A screen capture from body-camera footage of Charles Ward, who is suing the City of Aurora and two police officers after being shot in the groin during a May 2020 incident.Aurora Police Department via Kishinevsky & Raykin
Ward suffered a ruptured testicle during the incident, which was captured by body-worn cameras affixed to Roedema and another Aurora police officer, Andrew Brown, outside his own Aurora residence in the 1600 block of South Espana Way. "He was calm and complied with all of their orders," says attorney Igor Raykin of the Aurora-based law firm Kishinevsky & Raykin, who represents Ward. "They shot him anyway."
The complaint was filed in March, but only recently came to light. Defendants include Roedema, Brown and the City of Aurora. "We do not have a comment on this active litigation," says Ryan Luby, an Aurora spokesperson.
The incident took place on May 25, 2020. Here's how Raykin summarizes what happened:
"Charles is a working electrician who simply wanted to go home after a long day at work," he says. "His wife changed the locks on his house, so he couldn't get in. She didn't have a restraining order against him, and his name was on the lease. He had every right to go home."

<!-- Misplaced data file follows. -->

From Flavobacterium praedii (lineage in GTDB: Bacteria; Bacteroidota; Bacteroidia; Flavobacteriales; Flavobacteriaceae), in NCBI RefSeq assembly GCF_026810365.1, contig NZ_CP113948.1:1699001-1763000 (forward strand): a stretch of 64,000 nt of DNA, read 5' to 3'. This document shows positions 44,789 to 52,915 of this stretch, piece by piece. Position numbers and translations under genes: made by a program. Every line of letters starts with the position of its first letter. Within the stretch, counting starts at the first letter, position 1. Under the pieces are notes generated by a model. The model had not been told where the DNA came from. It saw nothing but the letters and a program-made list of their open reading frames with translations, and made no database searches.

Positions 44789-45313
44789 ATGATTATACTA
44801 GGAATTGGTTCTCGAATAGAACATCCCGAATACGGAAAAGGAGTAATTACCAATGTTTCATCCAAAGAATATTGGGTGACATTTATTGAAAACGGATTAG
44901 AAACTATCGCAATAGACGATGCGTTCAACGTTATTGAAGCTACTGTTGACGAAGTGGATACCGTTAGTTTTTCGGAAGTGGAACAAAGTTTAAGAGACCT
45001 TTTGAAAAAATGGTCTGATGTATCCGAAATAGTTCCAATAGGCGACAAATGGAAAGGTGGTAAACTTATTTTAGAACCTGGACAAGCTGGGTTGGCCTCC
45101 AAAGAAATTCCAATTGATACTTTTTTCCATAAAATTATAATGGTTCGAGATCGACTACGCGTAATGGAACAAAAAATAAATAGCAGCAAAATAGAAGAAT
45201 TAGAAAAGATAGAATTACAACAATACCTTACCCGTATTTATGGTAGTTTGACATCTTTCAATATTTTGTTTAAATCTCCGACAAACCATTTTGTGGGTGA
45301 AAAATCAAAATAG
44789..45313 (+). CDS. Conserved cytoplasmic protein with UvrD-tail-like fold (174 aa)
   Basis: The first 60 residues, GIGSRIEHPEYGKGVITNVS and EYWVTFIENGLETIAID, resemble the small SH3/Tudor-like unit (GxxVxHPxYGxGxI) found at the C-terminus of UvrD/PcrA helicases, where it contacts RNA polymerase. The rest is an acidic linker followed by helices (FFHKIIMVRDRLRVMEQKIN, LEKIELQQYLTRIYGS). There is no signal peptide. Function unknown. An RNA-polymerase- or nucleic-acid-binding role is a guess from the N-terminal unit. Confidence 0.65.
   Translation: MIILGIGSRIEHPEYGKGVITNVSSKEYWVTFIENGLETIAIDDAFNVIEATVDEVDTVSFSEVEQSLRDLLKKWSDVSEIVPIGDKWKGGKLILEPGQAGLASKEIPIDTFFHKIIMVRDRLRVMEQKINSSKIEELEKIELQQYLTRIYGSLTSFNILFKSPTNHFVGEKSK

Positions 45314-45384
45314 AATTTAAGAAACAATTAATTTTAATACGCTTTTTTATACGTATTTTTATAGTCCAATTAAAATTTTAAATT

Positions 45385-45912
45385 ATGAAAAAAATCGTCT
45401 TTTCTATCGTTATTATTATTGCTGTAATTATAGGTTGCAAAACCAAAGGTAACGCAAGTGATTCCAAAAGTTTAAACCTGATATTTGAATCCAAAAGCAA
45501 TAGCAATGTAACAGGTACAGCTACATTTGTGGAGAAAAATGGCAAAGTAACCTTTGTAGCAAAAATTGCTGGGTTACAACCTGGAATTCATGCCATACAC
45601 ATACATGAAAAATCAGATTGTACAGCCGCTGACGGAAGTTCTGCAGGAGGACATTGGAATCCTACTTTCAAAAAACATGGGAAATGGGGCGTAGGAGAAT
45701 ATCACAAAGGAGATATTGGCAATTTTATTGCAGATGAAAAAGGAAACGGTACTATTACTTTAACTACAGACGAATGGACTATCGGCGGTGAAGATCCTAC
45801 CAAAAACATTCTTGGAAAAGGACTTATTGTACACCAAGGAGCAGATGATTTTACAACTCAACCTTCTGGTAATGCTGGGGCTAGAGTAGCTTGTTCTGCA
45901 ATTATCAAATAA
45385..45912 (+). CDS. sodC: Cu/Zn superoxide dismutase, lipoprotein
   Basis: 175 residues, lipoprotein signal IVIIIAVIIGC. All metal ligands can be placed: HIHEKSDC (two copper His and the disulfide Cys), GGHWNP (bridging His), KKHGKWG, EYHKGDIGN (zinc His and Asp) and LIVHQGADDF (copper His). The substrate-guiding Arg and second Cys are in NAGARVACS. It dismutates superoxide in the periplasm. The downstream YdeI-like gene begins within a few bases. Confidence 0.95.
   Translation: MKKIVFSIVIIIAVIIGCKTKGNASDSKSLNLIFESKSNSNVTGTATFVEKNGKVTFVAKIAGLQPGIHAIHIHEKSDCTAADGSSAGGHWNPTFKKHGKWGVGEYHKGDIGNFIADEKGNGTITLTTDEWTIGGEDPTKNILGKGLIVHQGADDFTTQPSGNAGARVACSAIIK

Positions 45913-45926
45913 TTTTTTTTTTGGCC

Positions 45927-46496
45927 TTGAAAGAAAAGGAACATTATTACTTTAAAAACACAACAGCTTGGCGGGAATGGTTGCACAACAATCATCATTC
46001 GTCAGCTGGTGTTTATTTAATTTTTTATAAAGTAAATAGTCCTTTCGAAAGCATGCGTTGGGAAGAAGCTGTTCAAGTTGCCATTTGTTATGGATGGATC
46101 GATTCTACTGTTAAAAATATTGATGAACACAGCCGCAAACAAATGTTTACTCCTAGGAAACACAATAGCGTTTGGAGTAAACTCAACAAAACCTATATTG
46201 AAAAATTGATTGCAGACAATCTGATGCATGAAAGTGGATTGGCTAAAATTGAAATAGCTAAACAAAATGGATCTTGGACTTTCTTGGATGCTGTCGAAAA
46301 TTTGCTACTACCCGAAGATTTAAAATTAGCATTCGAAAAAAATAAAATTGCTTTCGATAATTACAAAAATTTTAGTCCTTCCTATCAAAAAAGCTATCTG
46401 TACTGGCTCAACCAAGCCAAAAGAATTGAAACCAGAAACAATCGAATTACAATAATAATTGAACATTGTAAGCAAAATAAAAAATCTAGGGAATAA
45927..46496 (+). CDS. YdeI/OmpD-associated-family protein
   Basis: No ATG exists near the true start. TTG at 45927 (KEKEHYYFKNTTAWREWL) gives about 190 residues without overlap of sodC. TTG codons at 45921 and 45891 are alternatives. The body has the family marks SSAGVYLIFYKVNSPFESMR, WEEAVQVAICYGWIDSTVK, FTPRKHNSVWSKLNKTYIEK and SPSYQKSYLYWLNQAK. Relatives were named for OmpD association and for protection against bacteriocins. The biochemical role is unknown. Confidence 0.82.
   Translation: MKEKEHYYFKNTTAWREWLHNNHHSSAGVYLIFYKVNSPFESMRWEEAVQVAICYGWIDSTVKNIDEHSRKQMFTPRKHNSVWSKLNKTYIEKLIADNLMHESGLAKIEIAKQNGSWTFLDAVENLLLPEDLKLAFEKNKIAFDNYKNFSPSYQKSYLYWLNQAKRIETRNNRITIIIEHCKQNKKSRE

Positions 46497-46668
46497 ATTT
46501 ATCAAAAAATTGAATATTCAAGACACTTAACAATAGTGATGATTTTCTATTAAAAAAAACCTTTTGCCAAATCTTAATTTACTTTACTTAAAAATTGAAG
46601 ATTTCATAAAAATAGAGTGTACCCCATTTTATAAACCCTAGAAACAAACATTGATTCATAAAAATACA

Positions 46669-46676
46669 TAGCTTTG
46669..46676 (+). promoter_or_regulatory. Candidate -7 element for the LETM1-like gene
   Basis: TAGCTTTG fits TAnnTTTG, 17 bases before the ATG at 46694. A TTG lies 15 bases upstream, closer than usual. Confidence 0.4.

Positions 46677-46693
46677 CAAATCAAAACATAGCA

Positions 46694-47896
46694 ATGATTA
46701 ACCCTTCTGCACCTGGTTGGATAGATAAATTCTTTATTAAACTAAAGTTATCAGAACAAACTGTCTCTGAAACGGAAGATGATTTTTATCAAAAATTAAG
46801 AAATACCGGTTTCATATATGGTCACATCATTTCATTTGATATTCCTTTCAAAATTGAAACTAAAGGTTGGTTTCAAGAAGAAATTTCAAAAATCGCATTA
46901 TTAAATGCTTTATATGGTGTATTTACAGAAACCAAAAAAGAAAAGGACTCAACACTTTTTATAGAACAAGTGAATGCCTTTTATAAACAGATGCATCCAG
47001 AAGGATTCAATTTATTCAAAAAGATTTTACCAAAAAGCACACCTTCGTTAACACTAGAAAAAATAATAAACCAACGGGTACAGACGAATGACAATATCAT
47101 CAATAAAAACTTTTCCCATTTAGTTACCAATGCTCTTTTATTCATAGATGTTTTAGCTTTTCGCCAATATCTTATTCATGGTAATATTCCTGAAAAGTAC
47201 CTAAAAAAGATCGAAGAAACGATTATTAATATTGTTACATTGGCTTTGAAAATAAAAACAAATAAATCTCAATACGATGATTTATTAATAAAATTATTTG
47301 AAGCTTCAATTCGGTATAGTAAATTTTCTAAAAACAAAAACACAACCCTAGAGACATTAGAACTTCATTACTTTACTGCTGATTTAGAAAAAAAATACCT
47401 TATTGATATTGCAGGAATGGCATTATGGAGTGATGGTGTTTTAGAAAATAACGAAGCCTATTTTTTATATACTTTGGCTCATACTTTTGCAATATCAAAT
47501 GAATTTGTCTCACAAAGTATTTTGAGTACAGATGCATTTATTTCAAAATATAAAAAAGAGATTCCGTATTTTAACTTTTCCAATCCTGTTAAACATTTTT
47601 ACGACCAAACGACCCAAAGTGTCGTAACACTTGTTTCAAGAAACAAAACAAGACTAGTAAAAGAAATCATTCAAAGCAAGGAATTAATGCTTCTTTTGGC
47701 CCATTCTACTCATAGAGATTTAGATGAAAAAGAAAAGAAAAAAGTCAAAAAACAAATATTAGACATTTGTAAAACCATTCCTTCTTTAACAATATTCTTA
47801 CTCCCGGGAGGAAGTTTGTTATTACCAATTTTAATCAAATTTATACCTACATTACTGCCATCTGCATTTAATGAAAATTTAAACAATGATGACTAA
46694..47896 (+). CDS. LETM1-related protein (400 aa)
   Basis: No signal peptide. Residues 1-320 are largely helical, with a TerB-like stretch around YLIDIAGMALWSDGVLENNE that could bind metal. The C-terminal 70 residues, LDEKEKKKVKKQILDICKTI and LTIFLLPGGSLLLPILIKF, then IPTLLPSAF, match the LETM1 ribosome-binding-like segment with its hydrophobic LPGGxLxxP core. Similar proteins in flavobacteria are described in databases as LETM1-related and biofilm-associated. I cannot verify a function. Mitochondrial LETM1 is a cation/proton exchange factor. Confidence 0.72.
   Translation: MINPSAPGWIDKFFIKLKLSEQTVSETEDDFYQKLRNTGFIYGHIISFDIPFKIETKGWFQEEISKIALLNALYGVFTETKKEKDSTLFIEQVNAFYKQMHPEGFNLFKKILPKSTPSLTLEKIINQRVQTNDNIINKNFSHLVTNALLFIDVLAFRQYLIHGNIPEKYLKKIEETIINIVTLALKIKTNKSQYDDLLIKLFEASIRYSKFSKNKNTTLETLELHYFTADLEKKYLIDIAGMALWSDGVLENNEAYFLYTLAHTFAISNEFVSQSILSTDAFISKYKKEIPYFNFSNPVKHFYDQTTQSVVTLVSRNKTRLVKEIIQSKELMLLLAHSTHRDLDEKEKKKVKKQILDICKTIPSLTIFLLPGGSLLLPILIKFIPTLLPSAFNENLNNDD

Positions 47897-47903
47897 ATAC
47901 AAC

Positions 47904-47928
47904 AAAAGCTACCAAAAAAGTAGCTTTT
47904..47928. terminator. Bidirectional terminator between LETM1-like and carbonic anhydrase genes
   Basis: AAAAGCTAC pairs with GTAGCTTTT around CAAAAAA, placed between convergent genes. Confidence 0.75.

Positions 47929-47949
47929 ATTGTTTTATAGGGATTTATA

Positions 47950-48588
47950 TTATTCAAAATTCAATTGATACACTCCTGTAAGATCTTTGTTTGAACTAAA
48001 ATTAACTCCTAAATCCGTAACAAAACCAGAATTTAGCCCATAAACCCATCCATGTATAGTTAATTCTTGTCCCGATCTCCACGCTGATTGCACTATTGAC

Ward's wife was inside at the time with a number of their children, but a daughter was with Ward, and according to the lawsuit, "at the very least, [he] needed to gather supplies to take care of her for the night." However, Raykin continues, "he couldn't get in through regular means, so he tried to use one of his tools" — specifically, an electric saw called a Sawzall.
Ward's wife responded by calling the Aurora Police Department, which dispatched Roedema and Brown. Upon encountering Ward, Brown ordered him to "get on the fucking ground now" and to drop the Sawzall; Roedema echoed these commands. According to the lawsuit, Ward responded by letting go of the tool and his cell phone before standing to adjust his shorts, which had slid down — at which point Roedema pulled the trigger.
Roedema shot Ward "within less than ninety seconds of showing up and after communicating with Charles for less than twenty seconds," Raykin notes.
Here's the action captured by Brown's body-worn camera:
And this is a clip from Roedema's point of view:
Shortly after being taken into custody, Ward was transported to an area hospital, where he was diagnosed with "a rupture to his right testicle and a large scrotal hematoma surrounding it," the lawsuit states. "Mr. Ward was urgently sent to surgery for a partial orchiectomy and to remove the tissue that was no longer receiving blood flow."
Five counts were initially pressed against Ward, including criminal attempt to commit second-degree burglary, possession of burglary tools, child abuse, criminal mischief and harassment. But a court later dismissed all of the charges.
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Michael Roberts has written for Westword since October 1990, serving stints as music editor and media columnist. He currently covers everything from breaking news and politics to sports and stories that defy categorization.